In the first excerpted paragraph, Pew described “ambivalence” in concert with a chart indicating that 64 percent of those polled “strongly favor or favor” laws or policies protecting transgender Americans from discrimination. In the second excerpt, Pew said that 38 percent of Americans “say our society has gone too far” in terms of acceptance — but the 36 percent choosing “society has not gone far enough in accepting people who are trans” and the 23 percent for “the level of acceptance has been about right” added up to 59 percent of Americans polled.
That was repeated in the third excerpt, where 43 percent said the “pace of change” was too fast. By contrast, the 28 percent and 26 percent of those polled chose “not changing quickly enough” or “about the right speed” totaled a majority of 54 percent.
On March 29 2023, PBS reported on similar polling conducted by PBS NewsHour/NPR/Marist, in a piece titled “Majority of Americans reject anti-trans bills, but support for this restriction is rising.” It began:
A majority of Americans oppose restrictions on LGBTQ+ people, yet the latest PBS NewsHour/NPR/Marist poll shows support for such laws is growing as many Republican state and local lawmakers pursue hundreds of bills targeting LGBTQ+ rights around the country.
Forty-three percent of Americans now say they support laws that criminalize the act of providing gender-transition-related medical care to minors, according to the latest poll, marking a 15-percentage point increase since April 2021. About half of Americans — 54 percent — say they oppose such laws.
“It’s promising to see a majority of Americans oppose these dangerous, misguided bills targeting the LGBTQ community, particularly transgender young people, at a time when we’re witnessing nonstop anti-trans political attacks and irresponsible news coverage across both mainstream and right-wing outlets,” said Jonah DeChants, senior research scientist at The Trevor Project, in a written statement to the PBS NewsHour.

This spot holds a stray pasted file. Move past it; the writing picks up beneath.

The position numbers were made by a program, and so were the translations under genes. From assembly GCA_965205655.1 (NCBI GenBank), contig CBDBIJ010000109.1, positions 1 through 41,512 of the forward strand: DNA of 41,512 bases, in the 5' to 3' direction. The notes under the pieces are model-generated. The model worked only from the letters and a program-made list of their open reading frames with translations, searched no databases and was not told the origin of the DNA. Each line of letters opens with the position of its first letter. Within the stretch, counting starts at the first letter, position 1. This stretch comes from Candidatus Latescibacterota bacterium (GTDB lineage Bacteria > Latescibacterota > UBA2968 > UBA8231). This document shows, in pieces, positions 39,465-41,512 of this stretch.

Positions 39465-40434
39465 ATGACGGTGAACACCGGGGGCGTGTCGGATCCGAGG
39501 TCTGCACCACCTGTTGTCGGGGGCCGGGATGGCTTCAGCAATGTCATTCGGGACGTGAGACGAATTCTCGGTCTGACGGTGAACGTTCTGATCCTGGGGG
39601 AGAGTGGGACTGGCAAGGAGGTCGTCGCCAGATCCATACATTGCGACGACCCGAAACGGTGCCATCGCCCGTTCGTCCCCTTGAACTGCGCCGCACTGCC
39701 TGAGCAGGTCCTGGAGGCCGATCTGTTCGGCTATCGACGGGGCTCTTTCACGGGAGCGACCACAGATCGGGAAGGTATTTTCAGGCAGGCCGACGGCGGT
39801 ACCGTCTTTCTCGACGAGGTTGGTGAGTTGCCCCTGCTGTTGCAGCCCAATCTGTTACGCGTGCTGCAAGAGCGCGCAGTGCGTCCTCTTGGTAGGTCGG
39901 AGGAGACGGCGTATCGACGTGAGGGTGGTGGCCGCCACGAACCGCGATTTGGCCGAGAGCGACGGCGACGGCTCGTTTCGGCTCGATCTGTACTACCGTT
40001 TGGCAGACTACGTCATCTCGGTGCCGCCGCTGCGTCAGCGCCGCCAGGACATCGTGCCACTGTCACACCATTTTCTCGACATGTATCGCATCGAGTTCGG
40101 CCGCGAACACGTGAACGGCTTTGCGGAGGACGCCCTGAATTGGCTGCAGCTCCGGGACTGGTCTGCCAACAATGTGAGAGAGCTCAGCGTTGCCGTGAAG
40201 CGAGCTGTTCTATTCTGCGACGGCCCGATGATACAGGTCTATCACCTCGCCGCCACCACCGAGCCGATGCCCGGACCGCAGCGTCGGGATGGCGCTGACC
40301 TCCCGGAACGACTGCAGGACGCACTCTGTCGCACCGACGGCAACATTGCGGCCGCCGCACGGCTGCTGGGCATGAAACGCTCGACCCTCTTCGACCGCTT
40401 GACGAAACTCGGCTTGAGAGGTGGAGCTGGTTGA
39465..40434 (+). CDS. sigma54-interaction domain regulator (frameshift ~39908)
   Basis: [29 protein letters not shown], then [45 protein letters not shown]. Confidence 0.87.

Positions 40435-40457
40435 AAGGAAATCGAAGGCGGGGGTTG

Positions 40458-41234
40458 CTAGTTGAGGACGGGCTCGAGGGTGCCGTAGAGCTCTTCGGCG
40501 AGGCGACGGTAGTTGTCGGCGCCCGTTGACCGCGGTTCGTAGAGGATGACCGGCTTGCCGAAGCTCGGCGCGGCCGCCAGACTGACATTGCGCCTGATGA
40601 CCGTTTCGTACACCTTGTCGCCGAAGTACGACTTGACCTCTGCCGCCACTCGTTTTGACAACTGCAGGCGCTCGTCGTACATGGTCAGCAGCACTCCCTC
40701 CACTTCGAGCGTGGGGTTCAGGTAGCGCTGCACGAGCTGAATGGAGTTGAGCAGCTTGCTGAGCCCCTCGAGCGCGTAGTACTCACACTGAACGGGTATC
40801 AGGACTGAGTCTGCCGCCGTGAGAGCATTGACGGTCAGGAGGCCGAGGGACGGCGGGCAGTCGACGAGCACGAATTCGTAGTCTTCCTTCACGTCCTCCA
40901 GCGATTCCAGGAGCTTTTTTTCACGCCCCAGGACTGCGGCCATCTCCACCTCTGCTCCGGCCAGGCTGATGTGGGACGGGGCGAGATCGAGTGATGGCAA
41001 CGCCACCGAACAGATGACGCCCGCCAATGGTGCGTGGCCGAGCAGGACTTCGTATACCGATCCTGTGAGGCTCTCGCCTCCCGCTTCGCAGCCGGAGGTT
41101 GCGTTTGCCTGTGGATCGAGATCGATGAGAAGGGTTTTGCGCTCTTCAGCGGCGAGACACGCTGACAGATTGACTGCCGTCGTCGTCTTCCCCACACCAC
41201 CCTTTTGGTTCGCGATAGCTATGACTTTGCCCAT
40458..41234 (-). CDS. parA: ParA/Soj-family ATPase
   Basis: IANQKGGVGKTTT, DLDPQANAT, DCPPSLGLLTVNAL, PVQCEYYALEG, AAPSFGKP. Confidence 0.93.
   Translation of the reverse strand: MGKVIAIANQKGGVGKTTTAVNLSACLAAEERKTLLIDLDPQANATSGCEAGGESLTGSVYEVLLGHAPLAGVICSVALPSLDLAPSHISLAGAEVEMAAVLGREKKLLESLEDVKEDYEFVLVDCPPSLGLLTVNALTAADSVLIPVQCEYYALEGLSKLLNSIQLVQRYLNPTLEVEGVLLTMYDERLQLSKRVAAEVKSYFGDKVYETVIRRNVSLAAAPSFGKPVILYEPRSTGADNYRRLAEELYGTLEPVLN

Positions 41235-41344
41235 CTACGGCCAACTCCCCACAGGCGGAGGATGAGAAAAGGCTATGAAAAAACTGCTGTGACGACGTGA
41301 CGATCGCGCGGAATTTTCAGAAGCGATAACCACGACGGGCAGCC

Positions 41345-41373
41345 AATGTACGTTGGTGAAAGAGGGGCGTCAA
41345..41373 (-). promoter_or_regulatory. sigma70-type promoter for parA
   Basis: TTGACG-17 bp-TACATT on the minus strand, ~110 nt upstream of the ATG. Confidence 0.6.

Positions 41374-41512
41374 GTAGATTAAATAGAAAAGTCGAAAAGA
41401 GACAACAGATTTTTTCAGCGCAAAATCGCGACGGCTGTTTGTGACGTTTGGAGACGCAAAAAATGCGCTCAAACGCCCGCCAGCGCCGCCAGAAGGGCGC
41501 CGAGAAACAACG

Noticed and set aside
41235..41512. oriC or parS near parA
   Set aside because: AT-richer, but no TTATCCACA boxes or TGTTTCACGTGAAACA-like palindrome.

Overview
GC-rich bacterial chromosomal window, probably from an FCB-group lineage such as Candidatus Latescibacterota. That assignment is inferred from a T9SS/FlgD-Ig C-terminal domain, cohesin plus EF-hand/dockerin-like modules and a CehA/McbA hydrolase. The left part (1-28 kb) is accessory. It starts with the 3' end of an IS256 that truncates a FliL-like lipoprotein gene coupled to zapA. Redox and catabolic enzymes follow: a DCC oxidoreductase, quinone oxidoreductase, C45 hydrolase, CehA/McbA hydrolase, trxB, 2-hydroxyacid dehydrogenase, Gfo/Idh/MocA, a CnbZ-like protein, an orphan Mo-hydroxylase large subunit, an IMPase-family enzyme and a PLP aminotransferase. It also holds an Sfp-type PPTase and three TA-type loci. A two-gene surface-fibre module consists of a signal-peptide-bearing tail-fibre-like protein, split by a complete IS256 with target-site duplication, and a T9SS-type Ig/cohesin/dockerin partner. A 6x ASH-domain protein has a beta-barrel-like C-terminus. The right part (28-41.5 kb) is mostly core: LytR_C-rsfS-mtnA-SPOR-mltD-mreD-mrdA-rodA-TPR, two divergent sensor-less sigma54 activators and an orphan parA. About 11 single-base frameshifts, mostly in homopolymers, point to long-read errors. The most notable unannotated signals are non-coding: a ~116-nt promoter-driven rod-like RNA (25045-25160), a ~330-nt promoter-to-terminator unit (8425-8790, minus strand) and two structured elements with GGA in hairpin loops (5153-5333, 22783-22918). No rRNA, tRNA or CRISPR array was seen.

PBS noted that 43 percent of Americans “now say they support laws that criminalize the act of providing gender-transition-related medical care to minors.” In May 2023, FactCheck.org published a fact check explaining that minors are not typically eligible for such treatments, in response to disinformation about gender affirming care “for toddlers”:
East Carolina University, May 5 : ECU Health does not offer gender affirming surgery to minors nor does the health system offer gender affirming transition care to toddlers.
[East Carolina University] Health elaborated that it does not offer puberty blockers and only offers hormone therapy after puberty “in limited cases,” as recommended in national guidelines and with parental or guardian consent. It also said that it offers interdisciplinary gender-affirming primary care for LGBTQ+ patients, including access to services such as mental health care, nutrition and social work.
“These primary care services are available to any LGBTQ+ patient who needs care. ECU Health does not provide gender-related care to patients 2 to 4 years old or any toddler period,” ECU said.
The Endocrine Society similarly offers criteria for when someone might be ready for genital surgery, but specifies that surgeries involving removing the testicles, ovaries or uterus should not happen before age 18.
“Typically any sort of genital-affirming surgeries still are happening at 18 or later,” [clinical psychologist Christy Olezeski, director of the Yale Pediatric Gender Program] said.
There are no comprehensive statistics on the number of gender-affirming surgeries performed in the U.S., but according to an insurance claims analysis from Reuters and Komodo Health Inc., 776 minors with a diagnosis of gender dysphoria had breast removal surgeries and 56 had genital surgeries from 2019 to 2021.
In other words, “support” for bills restricting gender affirming healthcare for Americans under the age of 18 were deliberately misleading nd in conflict with standards of care across the United States. On April 5 2023, progressive news organization The American Independent reported on results of a poll by Data for Progress:
Most of the likely voters in one recent poll believe Republican lawmakers are going too far with legislation targeting civil rights for trans people and other members of the LGBTQ community.
A poll conducted by the progressive polling group Data for Progress and released March 31  indicates that some 64% of likely voters that responded — 72% of Democrats, 65% of independents and 55% of Republicans — agree that 429 bills targeting the rights of trans and gay people is “too much legislation” and with the statement “Politicians are playing political theater and using these bills as a wedge issue.”
At least 11 states — Alabama, Arkansas, Arizona, Georgia, Iowa, Kentucky, Mississippi, Tennessee, Utah, South Dakota and West Virginia — have passed restrictions or bans on gender-affirming care for minors, according to the Associated Press. According to information on the data collection website Trans Legislation Tracker, anti-trans legislation has been introduced in 47 states in 2023. [In late March 2023], the trans community and allies called attention to these bills during rallies held to mark Transgender Day of Visibility.” Our polling reveals that Republican politicians advocating for anti-LGBTQ+ legislation are out of step with the American electorate,” the authors of the Data for Progress’ report stated. “Likely voters oppose this legislation and are willing to support Democratic politicians who directly fight it.”